happening. The employer mandate has been delayed, but is set to take
effect in 2015.
Trader Joe’s recently announced that it would no longer offer health
benefits for part-time workers, opting instead to let them shop for
insurance on Obamacare exchanges. This change could yet end up as a
better deal for most of those workers, Mr. Claxton says. That’s
because Obamacare subsidies insurance for lower-income households, and
Trader Joe’s will provide a health stipend to its part-time workers.
—As of 2018, per Obamacare, employers will face a new tax on
“Cadillac” health plans. That could nudge employers to scale back the
generosity of their plans and to shift more costs to employees.
—The ACA could cause employers to shift more rapidly toward so-called
private exchanges. These marketplaces are distinct from the public
exchanges mandated by Obamacare, but both are venues where people shop
online from a portfolio of health plans. Paul Howard of the Manhattan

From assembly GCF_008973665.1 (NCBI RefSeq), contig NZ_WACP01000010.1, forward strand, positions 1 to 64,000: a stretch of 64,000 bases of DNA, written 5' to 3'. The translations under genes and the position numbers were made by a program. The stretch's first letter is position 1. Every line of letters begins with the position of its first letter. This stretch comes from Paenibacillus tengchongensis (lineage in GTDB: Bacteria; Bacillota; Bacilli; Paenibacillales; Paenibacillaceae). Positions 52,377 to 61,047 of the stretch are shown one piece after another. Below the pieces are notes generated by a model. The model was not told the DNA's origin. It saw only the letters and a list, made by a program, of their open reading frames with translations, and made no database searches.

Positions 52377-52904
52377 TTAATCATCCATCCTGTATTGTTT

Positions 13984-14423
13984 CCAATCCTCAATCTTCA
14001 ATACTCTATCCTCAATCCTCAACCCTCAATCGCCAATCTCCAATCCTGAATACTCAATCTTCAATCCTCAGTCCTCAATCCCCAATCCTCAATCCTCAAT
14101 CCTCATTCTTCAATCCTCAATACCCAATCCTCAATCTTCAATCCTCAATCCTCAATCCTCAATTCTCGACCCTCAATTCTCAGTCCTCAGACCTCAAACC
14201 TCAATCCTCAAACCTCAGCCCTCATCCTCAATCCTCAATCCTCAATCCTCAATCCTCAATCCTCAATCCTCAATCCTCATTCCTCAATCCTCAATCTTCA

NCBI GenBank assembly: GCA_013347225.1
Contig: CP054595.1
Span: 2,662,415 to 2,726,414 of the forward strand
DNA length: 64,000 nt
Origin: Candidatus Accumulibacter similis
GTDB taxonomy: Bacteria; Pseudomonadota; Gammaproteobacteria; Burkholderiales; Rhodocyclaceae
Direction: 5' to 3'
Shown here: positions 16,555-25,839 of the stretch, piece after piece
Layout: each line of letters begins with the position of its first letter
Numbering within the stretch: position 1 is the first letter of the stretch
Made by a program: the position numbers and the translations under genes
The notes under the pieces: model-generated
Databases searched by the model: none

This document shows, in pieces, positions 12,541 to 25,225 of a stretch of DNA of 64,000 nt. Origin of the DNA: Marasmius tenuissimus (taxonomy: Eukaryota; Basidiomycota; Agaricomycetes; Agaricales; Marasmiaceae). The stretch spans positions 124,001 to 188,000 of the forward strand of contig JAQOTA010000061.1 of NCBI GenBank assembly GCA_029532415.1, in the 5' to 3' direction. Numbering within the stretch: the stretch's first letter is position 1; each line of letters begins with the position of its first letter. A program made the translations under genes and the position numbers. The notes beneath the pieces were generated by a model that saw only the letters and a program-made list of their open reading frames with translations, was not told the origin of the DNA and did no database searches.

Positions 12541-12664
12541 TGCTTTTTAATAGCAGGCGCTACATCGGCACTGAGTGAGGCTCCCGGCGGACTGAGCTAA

Institute has recently argued that the health-reform law is serving to
promote the insurance-exchange concept. It’s hard to separate, though,
how much the shift is being fueled by Obamacare and how much by
broader pressures on employers to manage health costs.
—Obamacare places some new requirements on employer-provided health
plans. The rules don’t necessarily mean big changes for employer
plans. (Large employers don’t have to offer the same package of
“essential benefits” that insurers must offer to individuals in the
Obamacare exchanges.) But, for instance, in 2014 employers face a cap
on the share of the cost that employees pick up for their insurance
plan, so that an employee’s “maximum out-of-pocket” expense would be
$6,350 for the year, or $12,700 per family. That cap applies only to
plans that aren’t grandfathered.